There's a hole in my heart where the wind whistles through. It wakes me sometimes and sleep becomes impossible. I climb to the roof to wait for the sun to turn up.
The doctor who listened to my chest did not hear what I do. She shined a light into my ears and then my eyes. I blinked away the blue blots that lingered on the insides of my eyelids and the office walls as she prescribed pills to help me sleep. She admitted she was only treating symptoms. This is what she is trained to do. Most idiopathic maladies take root in the head, she said, but I don't believe everything she thinks.
My father says I have a fine imagination. He reminds me that as a child I thought sounds rose and bunched against the stratosphere in a giant roar known as the sound barrier. I'd plugged my ears against impatient sounds: screaming sirens, blaring horns, and jacking jackhammers, which rocketed up rapidly. The softest sounds barely ascended at all, audible only to those who sat very still and waited patiently to hear. I'd sit for hours listening to mushrooms stretching from the damp morning earth, to the tremble of flower petals, and to ferns unfurling.
My mother says I was an easy child, never a nuisance and seldom where I was not welcome. Though I vanished, too, when my presence was expected. Now my mother says I am too sensitive. I must learn to ignore the unimportant. I do not listen to her.
It is inevitable that we become immune to most things around us. Or else we'll surely go mad. I must guard against this.
I take two pills. I hear them clattering down my throat and splashing into my stomach like little blue beans. Sloshy currents sway my corrugated lining in a not unpleasant way. I rattle the bottle and consider taking two more for the sensation. I know better and resist. If it is true that the stratosphere accumulates sound eventually it would become so saturated the noise would tumble back down to earth in an unending rumbling thunder so loud we'd stop paying any attention at all. Perhaps this has already happened. Perhaps this is why sleep does not come.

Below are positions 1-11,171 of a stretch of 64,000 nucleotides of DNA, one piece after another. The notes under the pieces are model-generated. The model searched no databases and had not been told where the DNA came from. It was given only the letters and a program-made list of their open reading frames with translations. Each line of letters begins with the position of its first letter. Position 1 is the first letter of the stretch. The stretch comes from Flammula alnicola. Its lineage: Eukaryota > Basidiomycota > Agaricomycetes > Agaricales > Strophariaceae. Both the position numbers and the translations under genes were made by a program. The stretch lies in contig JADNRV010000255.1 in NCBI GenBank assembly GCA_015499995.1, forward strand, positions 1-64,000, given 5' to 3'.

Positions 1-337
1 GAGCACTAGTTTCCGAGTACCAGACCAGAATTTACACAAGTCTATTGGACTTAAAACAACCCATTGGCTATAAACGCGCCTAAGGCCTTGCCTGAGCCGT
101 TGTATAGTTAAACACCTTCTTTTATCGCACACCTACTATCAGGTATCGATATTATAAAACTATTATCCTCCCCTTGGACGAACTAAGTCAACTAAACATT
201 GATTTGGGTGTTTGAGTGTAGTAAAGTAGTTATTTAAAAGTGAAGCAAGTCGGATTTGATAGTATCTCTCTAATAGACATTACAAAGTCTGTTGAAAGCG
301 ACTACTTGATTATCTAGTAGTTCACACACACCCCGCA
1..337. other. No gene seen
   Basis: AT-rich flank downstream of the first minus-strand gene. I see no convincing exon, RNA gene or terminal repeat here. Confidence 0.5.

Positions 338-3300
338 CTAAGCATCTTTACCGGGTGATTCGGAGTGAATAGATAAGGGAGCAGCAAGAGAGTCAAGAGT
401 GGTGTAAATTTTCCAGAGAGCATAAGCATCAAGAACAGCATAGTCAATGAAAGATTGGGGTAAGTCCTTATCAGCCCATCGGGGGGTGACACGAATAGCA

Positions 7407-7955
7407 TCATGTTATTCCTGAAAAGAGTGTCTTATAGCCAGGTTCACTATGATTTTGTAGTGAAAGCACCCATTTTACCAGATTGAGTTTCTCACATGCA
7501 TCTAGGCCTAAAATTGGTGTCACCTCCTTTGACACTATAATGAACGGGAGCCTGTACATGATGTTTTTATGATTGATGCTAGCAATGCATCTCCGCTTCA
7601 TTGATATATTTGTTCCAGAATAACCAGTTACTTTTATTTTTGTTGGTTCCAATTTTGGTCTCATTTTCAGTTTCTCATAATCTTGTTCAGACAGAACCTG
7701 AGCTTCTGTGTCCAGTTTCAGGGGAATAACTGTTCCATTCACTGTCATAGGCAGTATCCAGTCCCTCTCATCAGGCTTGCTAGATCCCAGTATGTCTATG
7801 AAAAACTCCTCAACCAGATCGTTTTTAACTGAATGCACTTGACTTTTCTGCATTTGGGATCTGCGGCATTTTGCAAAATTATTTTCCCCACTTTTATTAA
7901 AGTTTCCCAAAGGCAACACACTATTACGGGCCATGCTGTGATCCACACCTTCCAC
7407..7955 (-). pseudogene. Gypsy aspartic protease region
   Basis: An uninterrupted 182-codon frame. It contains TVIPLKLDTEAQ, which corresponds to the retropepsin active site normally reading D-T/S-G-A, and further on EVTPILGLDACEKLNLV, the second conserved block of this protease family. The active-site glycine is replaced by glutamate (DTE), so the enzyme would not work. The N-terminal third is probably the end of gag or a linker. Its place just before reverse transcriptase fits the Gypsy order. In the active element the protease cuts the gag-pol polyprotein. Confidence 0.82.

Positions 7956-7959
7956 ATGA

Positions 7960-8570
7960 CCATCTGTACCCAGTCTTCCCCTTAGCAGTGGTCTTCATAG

I live near the ocean for the steady whoosh of waves washing sand. It is a sound few people ever stop hearing. Two streets and two rows of low buildings separate me from the water, and from the rooftop I can see the tight line where water meets sky.
It is windy up here, my whistle more vibrant. It is a clear night. All the stars are out and the gibbous moon glitters from horizon to sand. I lean back on my elbows and close my eyes. I count waves until I am startled by scrabbling on the roof behind me. The swift click of nails. For a moment my heartbeats out-drum all other sound. In the moon's glassy light I see a great shaggy dog shuffle towards me, his eyes and wet nose twinkling like stars. He stops and sniffs the air and blinks, then settles on the ledge next to me. We do not speak. A gust of wind fluffs his fur against my bare arm and he tilts his head side to side in the way that dogs do, listening, curious. It is my whistle that has summoned him, I am sure, and when the wind weakens I worry he will vanish. But he swishes his tail against the roof and lets out a deep doggish sigh. We sit in silence and gaze out over the water until the sun winks up from the waves, a great yellow eye opening in a forehead of blue.
Below, the streets of this sleepy beach town start to stir with people, and bursts of sound rise to meet us over the constancy of the waves. We look in the direction of each new noise, the dog's ears pivoting the way mine cannot. He watches something rise, follows it till he is poised to howl, but remains quiet. I smile and stroke his head. He yawns, lies down. A few slow blinks and closes his eyes. I yawn, too, curl myself against him, and wait, patiently, for sleep.
Geneviève Mathis is a graduate of New York University's MFA program in Fiction and was a 2011 Center for Fiction Emerging Writer Fellow. She recently finished writing her first novel and is currently working on a collection of short stories.